Granted (1)

Civil Procedure: Public Interest Standing 

British Columbia (Attorney General) v. Council of Canadians with Disabilities, 2020 BCCA 241 (39430)
The Council of Canadians with Disabilities commenced an action with two individual co‑plaintiffs. The action raised claimed mental health legislation in B.C. that alleged non‑consensual psychiatric health care treatment infringed ss. 7 and 15 of the Charter and is unconstitutional. The individual co‑plaintiffs discontinued their claims. The Council of Canadians with Disabilities sought to continue the litigation without the co‑plaintiffs. The Attorney General of B.C. applied for summary judgment dismissing the action, arguing the test for public interest standing is not made out. Hinkson C.J. granted the motion and dismissed the action. The B.C.C.A. allowed an appeal, struck Hinkson C.J.’s order dismissing the action, and remitted the matter of public interest standing to the B.C.S.C. for reconsideration. “The application for leave to appeal…is granted with the award of costs deferred to the Court hearing the appeal.”

Dismissed (14)

Bankruptcy & Insolvency: Appointment of Receiver 

Media5 Corporation, et al. v. Laurentian Bank of Canada, et al., 2020 QCCA 943 (39421)
The Applicant, Média5 Corporation, operated a business in the field of telecommunications technologies, and the Applicant, Essagal Acquisitions (Essagal), was a holding company held and controlled by Média5 whose purpose was to make international acquisitions. The Respondent Laurentian Bank of Canada (LBC) had been a creditor of Média5 and Essagal since March 2017. Média5 had a combined loan balance of approximately $2.7M in capital, interest and costs, while Essagal had a term loan balance of approximately $6M in capital, interest and costs guaranteed by Média5. The term loan had been obtained for the purpose of acquiring two companies specializing in information technologies and network infrastructure projects located in the Persian Gulf region. All of the Applicants’ loans with LBC were secured by various guarantees and hypothecs. After defaulting on a number of payments, the Applicants participated in various discussions and entered into forbearance agreements with LBC between the fall of 2017 and the fall of 2019. In November 2019, LBC, deeming the Applicants were insolvent, applied in the Superior Court for the appointment of PriceWaterhouseCoopers Inc. as receiver under s. 243(1) of the Bankruptcy and Insolvency Act for the purpose of selling the Applicants’ businesses as going concerns in a bidding process. In response to a variety of questions raised by the Québec Superior Court regarding the possibility for a secured creditor of having a receiver appointed under s. 243 of the BIA, the LBC amended its application so as to have an interim receiver appointed under s. 47 of the BIA. The amended application was dismissed by the Superior Court. The Qué. C.A. dismissed the appeal in part and referred the matter back to the Superior Court to have another judge rule on the application for appointment of a receiver under s. 243(1) of the BIA. “The modification to the style of cause to permit PriceWaterhouseCoopers Inc. to participate in the application for leave to appeal as an intervener pursuant to Rule 22(2) of the Rules of the Supreme Court of Canada is ordered. The application for leave to appeal…is dismissed with costs in favour of the respondent, Laurentian Bank of Canada. Côté J. took no part in the judgment.”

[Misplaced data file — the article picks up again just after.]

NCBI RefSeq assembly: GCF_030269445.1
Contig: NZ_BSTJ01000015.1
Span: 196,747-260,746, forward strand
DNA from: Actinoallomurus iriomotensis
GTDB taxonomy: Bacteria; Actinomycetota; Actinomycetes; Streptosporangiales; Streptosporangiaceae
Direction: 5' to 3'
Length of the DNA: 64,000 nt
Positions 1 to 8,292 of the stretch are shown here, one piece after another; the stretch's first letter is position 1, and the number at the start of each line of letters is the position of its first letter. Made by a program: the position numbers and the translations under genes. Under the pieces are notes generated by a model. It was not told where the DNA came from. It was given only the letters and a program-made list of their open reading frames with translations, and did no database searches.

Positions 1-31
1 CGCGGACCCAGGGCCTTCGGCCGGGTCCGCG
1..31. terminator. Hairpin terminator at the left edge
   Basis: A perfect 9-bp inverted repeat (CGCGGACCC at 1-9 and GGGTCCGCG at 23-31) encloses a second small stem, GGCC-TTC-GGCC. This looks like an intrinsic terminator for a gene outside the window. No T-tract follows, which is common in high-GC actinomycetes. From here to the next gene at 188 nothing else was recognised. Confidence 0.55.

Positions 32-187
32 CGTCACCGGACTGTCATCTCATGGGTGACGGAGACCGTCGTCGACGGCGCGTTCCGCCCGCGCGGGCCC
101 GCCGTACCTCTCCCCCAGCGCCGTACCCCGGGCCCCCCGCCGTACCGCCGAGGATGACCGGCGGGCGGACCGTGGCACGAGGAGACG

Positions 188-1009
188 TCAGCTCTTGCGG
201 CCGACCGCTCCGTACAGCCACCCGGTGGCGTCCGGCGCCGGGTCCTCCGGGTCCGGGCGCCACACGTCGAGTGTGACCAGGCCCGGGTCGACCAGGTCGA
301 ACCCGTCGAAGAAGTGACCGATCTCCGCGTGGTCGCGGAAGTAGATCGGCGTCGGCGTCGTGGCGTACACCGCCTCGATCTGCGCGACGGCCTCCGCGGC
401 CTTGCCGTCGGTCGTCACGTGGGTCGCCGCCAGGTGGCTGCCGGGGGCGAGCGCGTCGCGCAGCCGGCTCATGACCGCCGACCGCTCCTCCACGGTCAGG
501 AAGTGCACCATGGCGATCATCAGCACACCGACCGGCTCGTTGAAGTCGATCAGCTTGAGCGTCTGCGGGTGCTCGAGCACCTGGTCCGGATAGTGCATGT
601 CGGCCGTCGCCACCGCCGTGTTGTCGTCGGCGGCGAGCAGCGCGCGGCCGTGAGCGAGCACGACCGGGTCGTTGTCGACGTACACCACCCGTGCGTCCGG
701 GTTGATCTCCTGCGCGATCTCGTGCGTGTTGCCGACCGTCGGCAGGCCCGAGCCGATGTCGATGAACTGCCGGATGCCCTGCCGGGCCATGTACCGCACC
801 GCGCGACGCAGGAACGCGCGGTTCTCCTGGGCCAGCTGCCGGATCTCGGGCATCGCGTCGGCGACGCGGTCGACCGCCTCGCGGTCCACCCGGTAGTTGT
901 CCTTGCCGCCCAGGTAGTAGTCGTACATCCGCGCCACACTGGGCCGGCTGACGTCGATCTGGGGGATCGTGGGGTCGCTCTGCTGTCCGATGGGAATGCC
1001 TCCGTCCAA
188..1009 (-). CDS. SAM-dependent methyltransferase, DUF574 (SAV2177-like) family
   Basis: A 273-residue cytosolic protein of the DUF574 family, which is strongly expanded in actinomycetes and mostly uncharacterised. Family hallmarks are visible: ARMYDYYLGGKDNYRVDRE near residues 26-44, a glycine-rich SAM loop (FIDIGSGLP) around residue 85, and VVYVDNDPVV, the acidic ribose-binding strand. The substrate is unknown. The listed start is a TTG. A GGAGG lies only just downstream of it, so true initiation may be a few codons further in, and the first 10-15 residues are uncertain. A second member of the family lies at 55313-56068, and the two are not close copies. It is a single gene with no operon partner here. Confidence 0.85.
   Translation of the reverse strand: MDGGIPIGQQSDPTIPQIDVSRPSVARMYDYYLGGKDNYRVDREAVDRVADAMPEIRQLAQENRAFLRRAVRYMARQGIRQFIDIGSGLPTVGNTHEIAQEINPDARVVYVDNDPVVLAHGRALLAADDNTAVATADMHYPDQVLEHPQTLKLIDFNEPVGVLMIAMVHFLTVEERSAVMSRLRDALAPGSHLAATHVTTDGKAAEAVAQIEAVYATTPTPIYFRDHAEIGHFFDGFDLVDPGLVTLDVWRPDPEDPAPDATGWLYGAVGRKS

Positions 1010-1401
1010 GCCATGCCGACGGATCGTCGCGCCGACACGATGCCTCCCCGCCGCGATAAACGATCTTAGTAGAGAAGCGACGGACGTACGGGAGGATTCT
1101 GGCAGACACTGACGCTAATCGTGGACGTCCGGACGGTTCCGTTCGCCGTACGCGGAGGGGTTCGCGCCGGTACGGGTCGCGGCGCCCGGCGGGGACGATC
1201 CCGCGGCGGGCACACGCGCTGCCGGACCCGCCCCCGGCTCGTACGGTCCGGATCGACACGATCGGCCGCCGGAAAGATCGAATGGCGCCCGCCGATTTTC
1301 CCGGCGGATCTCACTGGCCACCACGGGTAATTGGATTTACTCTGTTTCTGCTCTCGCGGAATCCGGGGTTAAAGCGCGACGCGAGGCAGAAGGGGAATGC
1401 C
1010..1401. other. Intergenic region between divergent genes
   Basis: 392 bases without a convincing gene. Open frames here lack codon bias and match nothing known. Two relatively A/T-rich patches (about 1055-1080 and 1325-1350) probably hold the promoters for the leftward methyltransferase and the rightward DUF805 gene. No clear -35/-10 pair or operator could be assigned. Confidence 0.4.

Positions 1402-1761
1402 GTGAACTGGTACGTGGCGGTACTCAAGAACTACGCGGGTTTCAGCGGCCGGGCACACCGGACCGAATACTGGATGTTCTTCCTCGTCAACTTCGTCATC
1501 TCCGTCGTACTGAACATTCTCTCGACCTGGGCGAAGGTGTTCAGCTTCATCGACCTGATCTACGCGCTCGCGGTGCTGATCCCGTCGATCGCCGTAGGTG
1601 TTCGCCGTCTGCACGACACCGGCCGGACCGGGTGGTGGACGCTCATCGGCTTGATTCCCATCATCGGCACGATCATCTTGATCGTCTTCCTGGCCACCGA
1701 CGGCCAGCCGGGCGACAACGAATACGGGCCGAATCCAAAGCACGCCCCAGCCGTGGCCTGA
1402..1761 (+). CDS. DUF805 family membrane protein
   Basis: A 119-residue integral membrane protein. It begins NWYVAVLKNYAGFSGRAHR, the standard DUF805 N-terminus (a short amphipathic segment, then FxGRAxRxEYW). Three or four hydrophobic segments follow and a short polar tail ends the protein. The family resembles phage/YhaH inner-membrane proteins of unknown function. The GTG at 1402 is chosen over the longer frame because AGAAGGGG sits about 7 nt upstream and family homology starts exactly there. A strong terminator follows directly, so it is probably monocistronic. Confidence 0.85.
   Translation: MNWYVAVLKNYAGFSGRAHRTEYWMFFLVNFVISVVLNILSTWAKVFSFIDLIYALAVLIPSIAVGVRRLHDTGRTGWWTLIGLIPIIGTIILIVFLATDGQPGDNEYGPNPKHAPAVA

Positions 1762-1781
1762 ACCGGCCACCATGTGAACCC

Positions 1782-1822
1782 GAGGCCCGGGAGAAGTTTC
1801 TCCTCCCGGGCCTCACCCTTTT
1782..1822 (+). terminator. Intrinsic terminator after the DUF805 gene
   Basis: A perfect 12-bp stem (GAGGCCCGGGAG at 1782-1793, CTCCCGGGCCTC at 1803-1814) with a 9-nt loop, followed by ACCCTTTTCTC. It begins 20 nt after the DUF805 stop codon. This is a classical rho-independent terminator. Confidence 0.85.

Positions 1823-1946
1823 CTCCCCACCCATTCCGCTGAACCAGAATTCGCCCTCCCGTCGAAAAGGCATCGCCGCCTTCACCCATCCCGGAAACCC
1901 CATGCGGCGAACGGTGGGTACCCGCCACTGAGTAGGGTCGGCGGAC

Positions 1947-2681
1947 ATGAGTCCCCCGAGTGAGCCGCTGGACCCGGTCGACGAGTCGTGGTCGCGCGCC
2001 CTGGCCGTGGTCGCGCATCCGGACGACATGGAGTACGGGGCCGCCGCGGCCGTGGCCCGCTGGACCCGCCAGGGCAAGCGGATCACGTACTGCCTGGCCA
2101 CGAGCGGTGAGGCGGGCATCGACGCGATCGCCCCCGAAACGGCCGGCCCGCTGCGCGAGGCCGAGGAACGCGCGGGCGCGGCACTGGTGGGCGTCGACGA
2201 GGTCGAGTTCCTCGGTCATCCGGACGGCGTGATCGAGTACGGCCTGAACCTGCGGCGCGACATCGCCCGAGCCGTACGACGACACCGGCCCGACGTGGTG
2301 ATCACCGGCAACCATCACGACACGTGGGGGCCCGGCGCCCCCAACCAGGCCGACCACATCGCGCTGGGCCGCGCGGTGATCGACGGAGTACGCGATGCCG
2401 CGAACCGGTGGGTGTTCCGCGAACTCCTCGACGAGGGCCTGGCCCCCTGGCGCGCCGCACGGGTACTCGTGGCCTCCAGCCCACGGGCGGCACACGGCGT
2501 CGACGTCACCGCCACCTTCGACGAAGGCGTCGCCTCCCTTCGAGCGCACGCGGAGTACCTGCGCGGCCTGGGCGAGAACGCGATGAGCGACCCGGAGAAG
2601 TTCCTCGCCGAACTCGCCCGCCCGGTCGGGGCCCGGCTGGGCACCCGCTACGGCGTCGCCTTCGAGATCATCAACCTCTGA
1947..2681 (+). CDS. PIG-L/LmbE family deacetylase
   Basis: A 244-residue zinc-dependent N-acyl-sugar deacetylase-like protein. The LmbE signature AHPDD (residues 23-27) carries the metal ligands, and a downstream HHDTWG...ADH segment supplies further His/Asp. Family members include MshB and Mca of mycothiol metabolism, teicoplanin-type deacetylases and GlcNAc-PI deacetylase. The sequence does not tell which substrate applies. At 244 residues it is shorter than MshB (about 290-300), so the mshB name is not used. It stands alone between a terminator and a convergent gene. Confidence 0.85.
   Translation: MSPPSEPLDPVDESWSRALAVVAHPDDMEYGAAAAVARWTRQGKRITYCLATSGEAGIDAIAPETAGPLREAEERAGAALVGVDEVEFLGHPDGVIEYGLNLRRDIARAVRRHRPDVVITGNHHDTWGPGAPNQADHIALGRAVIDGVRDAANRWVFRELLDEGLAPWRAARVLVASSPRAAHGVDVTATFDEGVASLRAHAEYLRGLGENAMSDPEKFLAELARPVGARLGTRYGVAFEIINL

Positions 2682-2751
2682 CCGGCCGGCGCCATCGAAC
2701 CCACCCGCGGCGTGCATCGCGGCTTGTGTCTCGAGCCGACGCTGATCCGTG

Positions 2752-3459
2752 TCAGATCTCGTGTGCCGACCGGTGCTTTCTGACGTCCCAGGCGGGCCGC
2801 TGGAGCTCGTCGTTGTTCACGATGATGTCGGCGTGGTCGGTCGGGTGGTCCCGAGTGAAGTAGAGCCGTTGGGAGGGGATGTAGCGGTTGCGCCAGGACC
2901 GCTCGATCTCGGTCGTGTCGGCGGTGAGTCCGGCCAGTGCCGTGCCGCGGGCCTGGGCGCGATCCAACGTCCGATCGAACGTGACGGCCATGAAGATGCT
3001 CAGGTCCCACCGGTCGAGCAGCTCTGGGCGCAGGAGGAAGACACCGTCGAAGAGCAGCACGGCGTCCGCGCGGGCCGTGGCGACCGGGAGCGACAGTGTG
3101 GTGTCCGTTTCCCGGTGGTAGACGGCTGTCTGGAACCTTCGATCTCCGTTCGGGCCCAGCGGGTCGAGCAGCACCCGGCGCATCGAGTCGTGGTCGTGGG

Civil Procedure: Costs